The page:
"The Mercedes symbol, for example, has nothing to do with automobiles; yet it is a great symbol, not because its design is great, but because it stands for a great product. The same can be said about apples and computers. Few people realize that a bat is the symbol of authenticity for Bacardi Rum; yet Bacardi is still being imbibed. Lacoste sportswear, for example, has nothing to do with alligators (or crocodiles), and yet the little green reptile is a memorable and profitable symbol. What makes the Rolls Royce emblem so distinguished is not its design (which is commonplace), but the quality of the automobile for which it stands. Similarly, the signature of George Washington is distinguished not only for its calligraphy, but because George Washington was Washington. Who cares how badly the signature is scribbled on a check, if the check doesn't bounce? Likes or dislikes should play no part in the problem of identification; nor should they have anything to do with approval or disapproval. Utopia!"
Dang, Paul Rand! Did you just say that personal likes or dislikes should play no role in the design of your logo? I think you did! Well touchÃ©! I realize that may sound a bit idealistic and harsh to say your personal tastes don't matter in relation to your logo design, but in the end it's true. All you would be logo designees, it's your hard-earned cash on the line, so while it may seem important (and understandably so) that you get an end result that appeases your personal tastes, it's not nearly as important as getting an end result that gets the job done and works well. We need to trust the experts. And designers, the same goes for you as well - put your personal tastes aside and do what is right for the job at hand. Just because your favorite color is black doesn't mean you should use it when developing a logo for a florist. Just because you think grunge type is the next best thing to oxygen doesn't mean you should use it on your sister's wedding invitations. Designers and designees - we need to look at things more objectively.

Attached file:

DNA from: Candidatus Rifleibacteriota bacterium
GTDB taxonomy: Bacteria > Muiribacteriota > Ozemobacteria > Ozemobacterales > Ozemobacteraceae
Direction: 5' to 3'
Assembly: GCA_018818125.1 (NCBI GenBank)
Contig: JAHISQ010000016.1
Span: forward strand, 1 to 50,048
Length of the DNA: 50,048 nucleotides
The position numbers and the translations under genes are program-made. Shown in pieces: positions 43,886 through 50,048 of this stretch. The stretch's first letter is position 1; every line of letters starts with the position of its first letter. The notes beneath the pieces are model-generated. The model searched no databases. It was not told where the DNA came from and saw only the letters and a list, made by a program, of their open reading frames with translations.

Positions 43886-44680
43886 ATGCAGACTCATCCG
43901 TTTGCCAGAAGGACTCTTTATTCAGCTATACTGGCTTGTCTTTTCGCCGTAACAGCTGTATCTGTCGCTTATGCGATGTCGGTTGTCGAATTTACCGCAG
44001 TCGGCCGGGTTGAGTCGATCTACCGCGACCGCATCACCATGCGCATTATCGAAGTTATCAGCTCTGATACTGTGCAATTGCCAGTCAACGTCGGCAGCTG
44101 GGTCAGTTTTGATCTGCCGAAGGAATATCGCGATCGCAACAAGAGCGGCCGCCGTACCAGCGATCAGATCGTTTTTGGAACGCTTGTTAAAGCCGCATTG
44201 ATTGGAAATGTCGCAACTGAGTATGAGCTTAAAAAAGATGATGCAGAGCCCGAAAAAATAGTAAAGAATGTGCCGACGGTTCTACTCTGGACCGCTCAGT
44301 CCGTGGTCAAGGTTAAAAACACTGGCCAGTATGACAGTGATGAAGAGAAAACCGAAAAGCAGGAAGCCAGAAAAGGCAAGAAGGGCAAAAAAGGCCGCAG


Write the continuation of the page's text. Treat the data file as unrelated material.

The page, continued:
This brings me to another great piece of text from Rand's AIGA article:
""It reminds me of the Georgia chain gang,' quipped the IBM executive, when he first eyed the striped logo. When the Westinghouse insignia (1960) was first seen, it was greeted similarly with such gibes as 'this looks like a pawnbroker's sign.' How many exemplary works have gone down the drain, because of such pedestrian fault-finding? Bad design is frequently the consequence of mindless dabbling, and the difficulty is not confined merely to the design of logos. This lack of understanding pervades all visual design."
Oh the humanity! Simply so true.
Two quotes above - the one that starts off with "The Mercedes symbol…" - it kind of sounds like Rand implies that good logo design doesn't really matter; it just has to be memorable. Well, no. Once again, Mr.Rand, will you fancy us with some insight here?
"All this seems to imply that good design is superfluous. Design, good or bad, is a vehicle of memory. Good design adds value of some kind and, incidentally, could be sheer pleasure; it respects the viewer-his sensibilities-and rewards the entrepreneur. It is easier to remember a well designed image than one that is muddled. A well design logo, in the end, is a reflection of the business it symbolizes. It connotes a thoughtful and purposeful enterprise, and mirrors the quality of its products and services. It is good public relations-a harbinger of good will. It says, 'We care.'"